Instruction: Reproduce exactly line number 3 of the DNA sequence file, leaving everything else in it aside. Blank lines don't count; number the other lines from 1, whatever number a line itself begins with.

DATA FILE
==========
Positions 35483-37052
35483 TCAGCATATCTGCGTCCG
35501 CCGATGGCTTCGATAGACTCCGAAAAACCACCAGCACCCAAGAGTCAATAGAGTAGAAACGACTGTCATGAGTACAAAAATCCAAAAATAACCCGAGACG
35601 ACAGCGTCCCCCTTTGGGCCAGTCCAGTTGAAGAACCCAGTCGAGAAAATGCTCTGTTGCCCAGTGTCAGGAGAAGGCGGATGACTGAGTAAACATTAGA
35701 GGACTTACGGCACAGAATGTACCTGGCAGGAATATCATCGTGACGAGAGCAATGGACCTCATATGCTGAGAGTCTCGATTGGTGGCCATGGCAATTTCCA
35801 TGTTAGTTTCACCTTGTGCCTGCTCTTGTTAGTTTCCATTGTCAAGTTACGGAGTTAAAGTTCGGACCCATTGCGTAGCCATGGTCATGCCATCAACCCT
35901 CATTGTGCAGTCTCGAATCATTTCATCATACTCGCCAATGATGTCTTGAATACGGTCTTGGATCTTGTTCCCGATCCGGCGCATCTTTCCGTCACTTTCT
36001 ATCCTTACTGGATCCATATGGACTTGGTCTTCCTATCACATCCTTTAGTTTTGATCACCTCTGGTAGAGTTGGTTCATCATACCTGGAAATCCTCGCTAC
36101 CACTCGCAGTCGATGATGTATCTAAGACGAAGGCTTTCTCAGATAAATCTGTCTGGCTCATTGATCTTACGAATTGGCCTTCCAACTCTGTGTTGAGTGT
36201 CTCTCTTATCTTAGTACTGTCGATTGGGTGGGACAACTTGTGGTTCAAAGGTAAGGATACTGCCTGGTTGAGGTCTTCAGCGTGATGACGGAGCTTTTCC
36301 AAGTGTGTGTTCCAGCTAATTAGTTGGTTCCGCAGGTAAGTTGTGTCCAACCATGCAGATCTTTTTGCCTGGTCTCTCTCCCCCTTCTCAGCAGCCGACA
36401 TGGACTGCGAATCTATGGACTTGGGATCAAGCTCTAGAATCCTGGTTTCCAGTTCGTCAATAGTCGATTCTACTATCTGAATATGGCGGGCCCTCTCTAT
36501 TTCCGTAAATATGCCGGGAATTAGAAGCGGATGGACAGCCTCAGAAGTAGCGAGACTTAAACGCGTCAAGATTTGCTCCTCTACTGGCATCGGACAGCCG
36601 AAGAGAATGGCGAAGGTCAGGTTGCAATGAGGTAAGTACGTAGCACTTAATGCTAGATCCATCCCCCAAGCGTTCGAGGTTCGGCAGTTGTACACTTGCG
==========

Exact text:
35501 CCGATGGCTTCGATAGACTCCGAAAAACCACCAGCACCCAAGAGTCAATAGAGTAGAAACGACTGTCATGAGTACAAAAATCCAAAAATAACCCGAGACG